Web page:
Minister of National Development Lawrence Wong told state media Straits Times in an interview that the government need more tax money to “build boldly”. The PAP Minister revealed that more taxes are need to pay for mega-billion-dollar projects like Terminal 5:
“Singapore needs to make bold and decisive moves in infrastructure if it wants to stay ahead of the global competition – instead of just being content with incremental changes. Expensive mega projects that are likely to mean increased infrastructure spending over the next few decades. These include: the High-Speed Rail between Singapore and Kuala Lumpur, the Tuas megaport, and Changi Airport Terminal 5. They are important because they will ensure Singapore remains a competitive, attractive regional centre, giving Singapore the best chance of success in an uncertain world.”
Minister Lawrence Wong also revealed that mega projects costing more than S$500 million needs to be checked by two ministries – one overseeing the project and the other being the Ministry of Finance. However, the minister deliberately omitted the fact that both ministries are controlled by the ruling PAP party:
“As infrastructure spending goes up, one area of concern is whether there are sufficient checks, so that money is spent prudently. All projects have to undergo at least two sets of checks: one at the ministry overseeing the project – to see if the benefits justify the costs, and another at the Finance Ministry, which scrutinises the project again and works out financing. Big projects worth more than $500 million go through a more stringent process, with expert panels that review different aspects of the project: design, scope of works and cost effectiveness, among others. Those are processes we have put in place to make sure that every project is done in a way that achieves value for money.”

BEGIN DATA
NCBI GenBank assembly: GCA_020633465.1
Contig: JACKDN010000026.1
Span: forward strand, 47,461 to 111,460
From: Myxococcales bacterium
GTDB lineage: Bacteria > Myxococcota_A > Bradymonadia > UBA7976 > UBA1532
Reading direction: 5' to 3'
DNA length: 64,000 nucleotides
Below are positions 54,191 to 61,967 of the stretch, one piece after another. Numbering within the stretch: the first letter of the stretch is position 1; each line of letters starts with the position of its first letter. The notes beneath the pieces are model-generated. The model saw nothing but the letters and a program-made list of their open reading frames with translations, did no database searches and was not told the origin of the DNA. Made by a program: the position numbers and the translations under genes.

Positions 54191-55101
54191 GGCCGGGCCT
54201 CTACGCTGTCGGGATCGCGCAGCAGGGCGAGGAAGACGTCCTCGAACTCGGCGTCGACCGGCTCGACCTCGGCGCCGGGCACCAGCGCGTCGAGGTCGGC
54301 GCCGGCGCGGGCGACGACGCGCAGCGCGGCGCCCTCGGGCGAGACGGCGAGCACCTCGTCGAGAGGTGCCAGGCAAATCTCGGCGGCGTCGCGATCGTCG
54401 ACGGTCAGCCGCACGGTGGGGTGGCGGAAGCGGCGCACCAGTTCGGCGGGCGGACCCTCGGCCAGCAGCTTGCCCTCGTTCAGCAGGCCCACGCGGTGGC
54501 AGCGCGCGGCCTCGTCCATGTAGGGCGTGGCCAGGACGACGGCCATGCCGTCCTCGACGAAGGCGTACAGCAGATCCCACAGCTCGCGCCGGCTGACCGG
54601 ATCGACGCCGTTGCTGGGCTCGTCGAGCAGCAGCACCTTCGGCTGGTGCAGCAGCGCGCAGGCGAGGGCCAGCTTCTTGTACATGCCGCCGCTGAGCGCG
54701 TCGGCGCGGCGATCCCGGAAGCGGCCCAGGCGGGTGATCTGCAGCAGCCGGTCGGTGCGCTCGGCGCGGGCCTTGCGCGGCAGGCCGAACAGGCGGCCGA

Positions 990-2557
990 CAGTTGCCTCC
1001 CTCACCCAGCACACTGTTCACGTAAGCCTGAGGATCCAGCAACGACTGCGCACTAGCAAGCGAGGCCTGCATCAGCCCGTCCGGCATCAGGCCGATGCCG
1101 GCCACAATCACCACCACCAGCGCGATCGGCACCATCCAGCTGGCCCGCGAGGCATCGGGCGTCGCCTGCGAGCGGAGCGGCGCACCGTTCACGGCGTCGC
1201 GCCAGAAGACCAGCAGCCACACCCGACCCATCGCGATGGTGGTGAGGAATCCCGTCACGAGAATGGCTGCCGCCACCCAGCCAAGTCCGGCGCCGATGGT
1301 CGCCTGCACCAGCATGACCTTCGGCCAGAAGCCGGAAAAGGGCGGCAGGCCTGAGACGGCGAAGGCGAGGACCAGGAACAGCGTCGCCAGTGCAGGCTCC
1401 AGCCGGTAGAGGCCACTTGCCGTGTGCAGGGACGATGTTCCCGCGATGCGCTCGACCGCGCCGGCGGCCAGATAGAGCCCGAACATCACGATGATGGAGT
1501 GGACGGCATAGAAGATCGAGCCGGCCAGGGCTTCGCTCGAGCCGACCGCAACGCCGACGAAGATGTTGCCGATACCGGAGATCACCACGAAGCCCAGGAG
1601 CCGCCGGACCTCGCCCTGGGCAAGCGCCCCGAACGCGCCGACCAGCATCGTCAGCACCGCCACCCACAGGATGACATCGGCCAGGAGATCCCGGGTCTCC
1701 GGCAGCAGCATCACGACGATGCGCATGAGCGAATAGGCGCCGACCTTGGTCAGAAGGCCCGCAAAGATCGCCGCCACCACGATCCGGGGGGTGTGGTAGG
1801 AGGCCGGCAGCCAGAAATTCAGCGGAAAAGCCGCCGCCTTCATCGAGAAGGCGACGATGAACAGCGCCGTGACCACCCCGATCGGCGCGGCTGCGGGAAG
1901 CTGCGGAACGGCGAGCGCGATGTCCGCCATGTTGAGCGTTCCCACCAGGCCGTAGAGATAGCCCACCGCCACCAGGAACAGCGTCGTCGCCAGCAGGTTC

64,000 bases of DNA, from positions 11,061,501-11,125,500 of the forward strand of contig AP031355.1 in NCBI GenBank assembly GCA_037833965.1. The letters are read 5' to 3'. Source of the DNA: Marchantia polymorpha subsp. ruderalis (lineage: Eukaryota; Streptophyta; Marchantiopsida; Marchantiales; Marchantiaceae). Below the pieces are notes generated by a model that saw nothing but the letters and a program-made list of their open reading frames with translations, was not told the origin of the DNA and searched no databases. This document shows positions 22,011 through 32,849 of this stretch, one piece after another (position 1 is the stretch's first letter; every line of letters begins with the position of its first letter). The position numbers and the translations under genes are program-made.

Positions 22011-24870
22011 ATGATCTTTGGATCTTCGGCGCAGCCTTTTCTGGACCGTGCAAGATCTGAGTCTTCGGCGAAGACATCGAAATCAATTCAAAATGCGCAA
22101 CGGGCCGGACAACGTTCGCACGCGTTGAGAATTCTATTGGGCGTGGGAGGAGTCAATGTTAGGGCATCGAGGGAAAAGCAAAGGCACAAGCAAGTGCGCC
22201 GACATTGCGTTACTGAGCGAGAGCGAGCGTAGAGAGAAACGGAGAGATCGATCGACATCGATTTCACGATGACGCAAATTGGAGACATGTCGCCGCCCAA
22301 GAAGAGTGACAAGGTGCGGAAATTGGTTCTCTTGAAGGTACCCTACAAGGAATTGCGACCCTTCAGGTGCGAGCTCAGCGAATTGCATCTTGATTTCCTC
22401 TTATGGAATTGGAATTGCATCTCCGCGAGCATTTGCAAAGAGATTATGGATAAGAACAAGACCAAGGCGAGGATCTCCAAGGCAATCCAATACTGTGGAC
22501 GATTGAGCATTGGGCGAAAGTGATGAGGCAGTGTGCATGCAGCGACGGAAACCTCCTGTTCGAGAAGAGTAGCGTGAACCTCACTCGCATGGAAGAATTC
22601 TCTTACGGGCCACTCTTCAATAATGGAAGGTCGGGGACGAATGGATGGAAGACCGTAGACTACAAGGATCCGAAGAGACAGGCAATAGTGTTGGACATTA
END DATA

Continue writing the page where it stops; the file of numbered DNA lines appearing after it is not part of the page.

When questioned about Singapore’s using illegally-sourced sand from Cambodia, Minister Lawrence Wong denied the Singapore committed any wrongdoing:
“The key thing is that all procurement agencies that procure sand from commercial providers will require requisite permits from the source countries – that is the ultimate check. We will not allow for any commercial provider of sand to come in without a valid export permit.”
According to the Cambodia government, the Cambodia’s Ministry of Mines and Energy found that Singapore has been, for years, importing massive amounts of illegally sourced sand and falsely reporting them as having come from Cambodia.
The PAP Minister however did not explain why Singapore did not challenge the accusations in an international court, and instead kept quiet.